Nation's Mini-Mix of Eugene, Ore., has had success using volumetric mixers for  batching and delivering pervious concrete.
Nation's Mini-Mix of Eugene, Ore., has had success using volumetric mixers for batching and delivering pervious concrete.

For more than 30 years, contractors have benefited from the availability and quality of very specialized concrete mixes volumetric concrete producers (VCP) provide. From important projects like overnight tear-outs and replacement projects with fast-setting concrete to bridge deck construction using latex-concrete, VCPs have carved out a profitable niche in the concrete construction industry.

Now, there's another, perhaps even greater, opportunity for VCPs. Pervious concrete is becoming not only the fastest-growing concrete specialty product for the industry. It could be the next opportunity for volumetric producers to expand.

The theory behind pervious concrete is very different than traditional concrete mixtures. Unlike other structural concrete, pervious is free-draining when hardened. Pervious concrete has an air-void content ranging from 15% to 30%. The concrete is so porous, that water drains through to the sub-grade at a rate of about three gallons per hour.

To achieve this, pervious concrete has a different mix design. The material usually uses a single graded coarse aggregate (at about 2400 to 2800 pounds per yard); cement (at about 375 to 650 pounds per yard); and a water/cement ratio of 0.27 to 0.38.

Limiting mixing

The final product is a very harsh mix that requires close monitoring. The key to durability is thoroughly coating each coarse aggregate particle with enough cement. Most ready-mix concrete producers try to limit the number of mixing revolutions to avoid balling or degradation. It's also important to check the cement percentage. Adding more cement than necessary to coat the aggregate surface may result in cement balls.

The unique qualities of this mix could make it difficult to deliver in traditional drum mixers. Issues include:

  • Pervious concrete tends to be very dry and sticky. It can affix itself to the fins of a mixer, slowing production rates and often leading to segregation.
  • To facilitate discharge of pervious concrete, mixer drivers often must add water at the jobsite, altering the desired mix design.
  • Cement-rich pervious concrete has a short workable placement period.

Most ready-mix concrete producers use a mid-range, water-reducing admixture to help solve these problems.

But some volumetric concrete producers have found a better way.

The California experience

In his technical paper, “Pervious Concrete, the California Experience,” the California Nevada Cement Promotion Council's Andy Youngs credits volumetric concrete producers for promoting what has become a more than a 1.3 million-square-foot market for pervious pavement in Northern California.

“The use of volumetric mobile mixers for pervious concrete first debuted in the Lake Tahoe region, where the ready-mix firms felt that pervious was too new and too small a market for them to deal with,” wrote Youngs, the promotion council's technical consultant.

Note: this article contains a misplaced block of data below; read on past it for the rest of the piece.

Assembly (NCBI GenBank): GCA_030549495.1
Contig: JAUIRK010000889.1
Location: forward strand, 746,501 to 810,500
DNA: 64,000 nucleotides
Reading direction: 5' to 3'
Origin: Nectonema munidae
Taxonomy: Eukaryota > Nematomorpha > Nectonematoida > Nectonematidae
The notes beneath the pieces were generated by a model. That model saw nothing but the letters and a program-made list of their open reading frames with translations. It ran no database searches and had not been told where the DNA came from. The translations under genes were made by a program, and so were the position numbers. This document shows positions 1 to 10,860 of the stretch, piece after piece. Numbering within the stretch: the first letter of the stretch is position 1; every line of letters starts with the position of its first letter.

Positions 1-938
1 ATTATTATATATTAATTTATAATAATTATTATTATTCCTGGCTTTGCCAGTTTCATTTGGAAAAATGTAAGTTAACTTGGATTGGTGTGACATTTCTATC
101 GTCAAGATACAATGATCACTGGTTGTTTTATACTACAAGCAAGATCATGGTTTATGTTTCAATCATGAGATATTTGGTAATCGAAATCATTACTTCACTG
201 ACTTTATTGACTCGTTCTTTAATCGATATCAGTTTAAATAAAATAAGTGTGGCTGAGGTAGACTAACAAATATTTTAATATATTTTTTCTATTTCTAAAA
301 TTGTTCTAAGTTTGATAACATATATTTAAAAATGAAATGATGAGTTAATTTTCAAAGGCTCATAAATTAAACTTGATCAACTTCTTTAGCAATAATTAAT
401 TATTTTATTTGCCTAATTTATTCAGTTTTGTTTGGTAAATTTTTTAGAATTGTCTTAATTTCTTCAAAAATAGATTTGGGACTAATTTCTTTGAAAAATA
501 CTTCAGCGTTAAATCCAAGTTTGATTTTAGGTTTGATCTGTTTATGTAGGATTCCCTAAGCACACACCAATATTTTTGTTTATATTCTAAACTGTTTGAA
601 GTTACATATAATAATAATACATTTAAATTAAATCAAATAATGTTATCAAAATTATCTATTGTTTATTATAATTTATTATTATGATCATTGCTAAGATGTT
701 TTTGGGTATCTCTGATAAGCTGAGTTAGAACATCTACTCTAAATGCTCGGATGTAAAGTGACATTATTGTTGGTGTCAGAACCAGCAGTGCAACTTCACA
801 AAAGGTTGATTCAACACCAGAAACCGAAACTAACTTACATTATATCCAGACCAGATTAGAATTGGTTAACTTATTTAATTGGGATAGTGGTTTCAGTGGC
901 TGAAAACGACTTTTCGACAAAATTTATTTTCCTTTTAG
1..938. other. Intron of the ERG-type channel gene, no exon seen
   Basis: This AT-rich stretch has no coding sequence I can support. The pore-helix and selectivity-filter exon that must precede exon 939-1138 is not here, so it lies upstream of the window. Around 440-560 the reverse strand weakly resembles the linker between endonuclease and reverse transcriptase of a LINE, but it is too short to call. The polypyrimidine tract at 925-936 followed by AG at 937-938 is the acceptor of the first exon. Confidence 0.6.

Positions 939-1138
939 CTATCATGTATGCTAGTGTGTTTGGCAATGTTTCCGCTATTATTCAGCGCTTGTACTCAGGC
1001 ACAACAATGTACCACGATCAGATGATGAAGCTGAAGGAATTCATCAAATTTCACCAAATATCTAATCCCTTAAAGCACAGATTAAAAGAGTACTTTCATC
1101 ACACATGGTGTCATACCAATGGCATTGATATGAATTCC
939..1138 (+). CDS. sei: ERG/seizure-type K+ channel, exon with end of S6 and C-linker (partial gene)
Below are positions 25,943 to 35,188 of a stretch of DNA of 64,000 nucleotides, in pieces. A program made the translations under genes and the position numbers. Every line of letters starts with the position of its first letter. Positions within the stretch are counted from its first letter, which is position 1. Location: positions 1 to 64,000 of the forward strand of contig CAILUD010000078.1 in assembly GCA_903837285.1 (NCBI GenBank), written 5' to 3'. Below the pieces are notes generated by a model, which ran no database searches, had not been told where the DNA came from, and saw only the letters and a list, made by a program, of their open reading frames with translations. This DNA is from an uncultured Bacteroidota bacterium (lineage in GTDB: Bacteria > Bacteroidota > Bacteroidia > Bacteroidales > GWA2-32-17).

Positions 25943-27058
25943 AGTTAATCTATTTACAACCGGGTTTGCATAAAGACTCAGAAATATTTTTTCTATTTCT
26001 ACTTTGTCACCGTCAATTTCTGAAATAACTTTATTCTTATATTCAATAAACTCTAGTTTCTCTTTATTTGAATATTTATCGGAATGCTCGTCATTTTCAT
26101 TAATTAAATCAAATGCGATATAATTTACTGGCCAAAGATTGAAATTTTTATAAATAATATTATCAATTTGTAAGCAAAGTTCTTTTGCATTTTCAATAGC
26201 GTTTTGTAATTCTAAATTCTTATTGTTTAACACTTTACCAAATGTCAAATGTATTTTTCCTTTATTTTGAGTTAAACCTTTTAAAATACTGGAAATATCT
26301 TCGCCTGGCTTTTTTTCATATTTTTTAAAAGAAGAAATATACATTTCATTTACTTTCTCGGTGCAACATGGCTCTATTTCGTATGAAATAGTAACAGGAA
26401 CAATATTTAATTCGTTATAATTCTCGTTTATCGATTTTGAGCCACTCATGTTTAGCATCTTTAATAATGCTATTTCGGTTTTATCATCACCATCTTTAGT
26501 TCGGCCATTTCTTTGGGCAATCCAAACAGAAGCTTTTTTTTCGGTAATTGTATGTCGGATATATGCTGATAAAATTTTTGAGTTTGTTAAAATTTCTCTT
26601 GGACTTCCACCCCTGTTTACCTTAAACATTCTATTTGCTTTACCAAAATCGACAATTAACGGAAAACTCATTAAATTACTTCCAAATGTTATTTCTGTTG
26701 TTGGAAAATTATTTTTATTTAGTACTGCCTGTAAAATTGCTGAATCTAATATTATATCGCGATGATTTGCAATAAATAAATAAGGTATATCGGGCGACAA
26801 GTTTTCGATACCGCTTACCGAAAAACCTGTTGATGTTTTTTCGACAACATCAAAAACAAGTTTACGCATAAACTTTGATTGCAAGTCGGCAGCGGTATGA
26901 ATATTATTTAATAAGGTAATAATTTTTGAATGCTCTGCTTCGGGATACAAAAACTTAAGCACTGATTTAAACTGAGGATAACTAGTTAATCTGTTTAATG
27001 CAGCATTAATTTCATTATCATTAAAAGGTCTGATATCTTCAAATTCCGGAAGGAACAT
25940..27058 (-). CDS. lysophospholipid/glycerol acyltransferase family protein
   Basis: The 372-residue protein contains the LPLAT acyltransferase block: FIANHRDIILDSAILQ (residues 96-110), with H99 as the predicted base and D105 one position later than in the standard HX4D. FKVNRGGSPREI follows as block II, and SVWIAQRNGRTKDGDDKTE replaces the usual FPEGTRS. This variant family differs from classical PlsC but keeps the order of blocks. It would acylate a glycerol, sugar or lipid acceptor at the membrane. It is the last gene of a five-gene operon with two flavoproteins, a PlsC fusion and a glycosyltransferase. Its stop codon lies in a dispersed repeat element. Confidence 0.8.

Providing quality concrete to meet tight specifications is common for Precision Concrete Materials, a Sacramento, Calif.-based volumetric producer. Chris Pisano's team currently operates 10 volumetric mixers.

In the last two years, Pisano has expanded into delivering pervious concrete. According to Robert Wallace, executive director of the Concrete Promotion Council of Northern California, Precision's volumetric mixers have provided concrete for two high-profile pervious concrete projects.

One important key to Precision's success in the pervious arena has been its investment in training. The producer has participated in the National Ready Mixed Concrete Association's (NRMCA) Certified Pervious Concrete Technicians' program.

Classroom work

Modeled after the American Concrete Institute's Flatwork Finisher Certification, NRMCA's program includes classroom training and pervious concrete placement demonstrations. Precision's employees participating in the program review their basic concrete technology and how to use pervious concrete materials with proper mix proportioning. They also receive an overview of the general design principles of pervious concrete pavements and pervious concrete construction techniques.

Another producer that has experimented with pervious concrete mixes is Rick Nations of Nation's Mini-Mix in Eugene, Ore. Nation's has been working with Michiels International, of Kenmore, Wash. Michiels distributes an admixture that is used in batching the PercoCrete brand of pervious concrete.

Michiels believes volumetric mixers can be effective in batching their product. “As the pervious market grows, we expect more volumetric concrete producers to adopt turnkey products like ours and capture a significant share of the market,” says Michiels.

Trailer for Pervious Deliveries

Producers batching pervious concrete in central mix plants should consider using the recently introduced gooseneck, live-bottom delivery trailer, designed exclusively for fresh concrete. A special pneumatic gate and a heat- and oil-resistant conveyor belt restrict leakage. The entire 40-ton payload can be unloaded in about one minute. An internal wash-out system keeps the trailer and unloading area clean from carryback.

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